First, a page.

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Dinner Party: Fish Tamales in Soup with Garbanzos and Zucchini

I keep experimenting with this concept and it keeps getting better. It started by my seeing a clay pot of these fish tamales in both in Morelia, Mexico. I've attempted to recreate it before. Every time it improves. You start with a broth. This was half bean broth and and half water. The zucchini were sliced very thin and added with onion, parsley and celery. This continues to cook until you have an acceptable broth. Soaked corn husks for tamales were soaked in warm water for a couple of hours to make them pliable. In each package I added an hoja santa leaf, two pieces of cod, morel mushrooms, zucchini slices and a mix of thinly sliced onion and jalapeño that had been marinating in olive oil. This was tied up with string to make a little package. This is what I had on hand and sounded good. I would encourage you to do the same. Got shrimp? Use it! Some other vegetable? Just slice it thin enough to cook in the relatively short time you have before the fish overcooks. They cooked in the broth for about 20 minutes. While the fish gently poached, I fried up some padron peppers in duck fat. Oink. I mean, quack. This salad of cucumber, yogurt, lemon, garlic and mint continues to be a summer favorite but my fickle family is getting tired of it. During these hot summer nights, I think it's the best salad ever. I cooked the fish in a red clay cazuela from San Marcos Tlapatzola in Oaxaca. It's become a dedicated tamal de pescado pot. Inspired by a traditional barbacoa in Hidalgo, I decided to add garbanzos to the bottom of every soup bowl and ladle the hot cooking broth over them as a soup course. If all goes as planned, the tamales flavor the broth. Even the corn husk adds a little something. I was confused what to call these. Tamales doesn't seem a hundred percent right since there was no masa but my very clever friend Sharon Peters responded to my query if they can be called tamales:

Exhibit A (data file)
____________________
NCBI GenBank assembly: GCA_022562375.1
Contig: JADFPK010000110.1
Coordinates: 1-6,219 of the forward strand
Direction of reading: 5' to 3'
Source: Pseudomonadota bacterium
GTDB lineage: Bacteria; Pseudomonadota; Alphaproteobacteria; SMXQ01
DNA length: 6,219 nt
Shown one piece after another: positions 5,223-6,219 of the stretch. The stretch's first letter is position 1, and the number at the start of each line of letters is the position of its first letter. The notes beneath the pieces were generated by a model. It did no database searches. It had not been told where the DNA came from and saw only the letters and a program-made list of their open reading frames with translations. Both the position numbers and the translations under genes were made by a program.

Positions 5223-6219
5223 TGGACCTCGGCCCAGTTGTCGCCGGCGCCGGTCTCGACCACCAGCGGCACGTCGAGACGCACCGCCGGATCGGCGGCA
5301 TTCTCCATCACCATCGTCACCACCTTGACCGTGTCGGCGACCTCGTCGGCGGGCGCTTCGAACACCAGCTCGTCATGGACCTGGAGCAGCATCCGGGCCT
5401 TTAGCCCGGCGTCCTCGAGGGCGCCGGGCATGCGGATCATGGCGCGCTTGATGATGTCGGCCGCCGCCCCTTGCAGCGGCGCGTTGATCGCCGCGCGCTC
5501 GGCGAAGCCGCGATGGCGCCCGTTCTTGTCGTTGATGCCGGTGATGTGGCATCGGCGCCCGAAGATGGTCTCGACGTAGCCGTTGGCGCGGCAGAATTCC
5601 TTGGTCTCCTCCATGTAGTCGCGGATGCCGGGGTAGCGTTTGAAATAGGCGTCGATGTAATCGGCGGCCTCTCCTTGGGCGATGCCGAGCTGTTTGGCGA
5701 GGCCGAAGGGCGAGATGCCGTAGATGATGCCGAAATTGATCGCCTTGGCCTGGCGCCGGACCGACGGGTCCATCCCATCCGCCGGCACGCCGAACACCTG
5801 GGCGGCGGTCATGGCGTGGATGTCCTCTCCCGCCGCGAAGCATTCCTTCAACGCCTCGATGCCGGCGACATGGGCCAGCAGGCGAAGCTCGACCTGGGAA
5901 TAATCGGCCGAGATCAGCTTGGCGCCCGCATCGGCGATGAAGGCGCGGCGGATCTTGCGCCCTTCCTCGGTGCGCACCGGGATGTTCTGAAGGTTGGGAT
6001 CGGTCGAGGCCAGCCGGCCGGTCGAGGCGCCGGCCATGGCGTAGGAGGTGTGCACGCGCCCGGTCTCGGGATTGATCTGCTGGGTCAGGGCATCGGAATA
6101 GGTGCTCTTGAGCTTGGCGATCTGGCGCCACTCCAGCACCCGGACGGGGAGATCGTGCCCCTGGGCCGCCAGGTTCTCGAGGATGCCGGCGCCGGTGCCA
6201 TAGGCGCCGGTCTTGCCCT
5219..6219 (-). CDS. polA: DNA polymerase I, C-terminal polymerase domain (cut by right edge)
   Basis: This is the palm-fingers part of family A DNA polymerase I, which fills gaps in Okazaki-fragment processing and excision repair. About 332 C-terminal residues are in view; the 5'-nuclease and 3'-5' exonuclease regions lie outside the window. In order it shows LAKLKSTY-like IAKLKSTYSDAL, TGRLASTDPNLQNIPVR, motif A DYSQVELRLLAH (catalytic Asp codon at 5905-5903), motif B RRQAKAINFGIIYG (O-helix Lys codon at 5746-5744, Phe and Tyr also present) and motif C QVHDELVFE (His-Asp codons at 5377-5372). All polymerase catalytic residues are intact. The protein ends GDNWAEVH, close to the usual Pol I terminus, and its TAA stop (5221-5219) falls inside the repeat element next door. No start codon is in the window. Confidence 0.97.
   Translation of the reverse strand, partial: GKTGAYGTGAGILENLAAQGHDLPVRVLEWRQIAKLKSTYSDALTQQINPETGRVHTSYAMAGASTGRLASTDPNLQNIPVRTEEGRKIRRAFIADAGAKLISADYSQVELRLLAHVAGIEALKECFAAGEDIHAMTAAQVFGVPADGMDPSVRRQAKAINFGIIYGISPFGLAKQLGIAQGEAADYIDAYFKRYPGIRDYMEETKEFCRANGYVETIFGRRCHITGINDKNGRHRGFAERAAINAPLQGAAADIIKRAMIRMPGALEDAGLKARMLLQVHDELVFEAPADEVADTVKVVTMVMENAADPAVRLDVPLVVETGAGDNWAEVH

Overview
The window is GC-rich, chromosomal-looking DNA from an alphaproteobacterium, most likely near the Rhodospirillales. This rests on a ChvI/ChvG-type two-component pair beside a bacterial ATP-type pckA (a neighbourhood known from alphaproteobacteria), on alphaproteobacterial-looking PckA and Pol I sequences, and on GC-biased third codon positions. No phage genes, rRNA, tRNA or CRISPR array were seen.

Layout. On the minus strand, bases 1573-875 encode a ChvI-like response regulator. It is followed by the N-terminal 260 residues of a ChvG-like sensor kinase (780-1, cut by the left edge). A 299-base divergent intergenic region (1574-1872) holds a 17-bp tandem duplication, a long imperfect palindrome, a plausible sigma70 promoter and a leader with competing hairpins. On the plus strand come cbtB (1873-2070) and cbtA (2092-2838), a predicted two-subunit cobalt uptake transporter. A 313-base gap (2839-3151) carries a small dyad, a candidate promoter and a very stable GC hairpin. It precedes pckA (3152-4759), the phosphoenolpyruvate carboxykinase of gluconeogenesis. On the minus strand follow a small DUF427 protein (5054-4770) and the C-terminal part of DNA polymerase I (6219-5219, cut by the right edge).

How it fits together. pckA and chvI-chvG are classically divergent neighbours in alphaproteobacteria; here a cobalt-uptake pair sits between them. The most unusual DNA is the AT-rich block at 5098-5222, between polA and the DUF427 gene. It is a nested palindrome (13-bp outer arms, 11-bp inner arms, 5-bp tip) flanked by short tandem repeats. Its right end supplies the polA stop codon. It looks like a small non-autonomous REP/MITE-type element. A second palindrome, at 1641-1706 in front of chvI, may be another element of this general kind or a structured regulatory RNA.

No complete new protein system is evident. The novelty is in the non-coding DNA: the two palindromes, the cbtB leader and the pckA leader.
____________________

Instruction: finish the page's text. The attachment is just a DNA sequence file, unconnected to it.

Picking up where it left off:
Yes, they can, Steve. In Central and Eastern Mexico, it is not at all uncommon to encounter a tamal de X (pescado, hongos, etc.) that has been either cooked on the comal or poached in a shallow liquid. Most commonly found wrapped in hojas de maiz, but sometimes in hojas de plátano (which are especially aromatic). I had no idea that such tamales existed until I ran across them in a couple of (very) rural markets and at a puesto in the plaza in Tlaxcala. Guadalupe Pérez San Vicente, in her Repertorio de tamales (Cocina Indigena y Popular #15) states that her research led her to the conclusion that the term "tamalli" referred to something that had been "envuelto cuidadoso" - or, carefully wrapped. True, by far the most common in Mexico, and certainly in the US, are the tamales that are steamed in a vaporera.
Finally the warm fish packages are passed around and it's a pretty nice moment. Everything is cooked to perfection and two seems about the right number per serving. There were no leftovers, not even of the soup.

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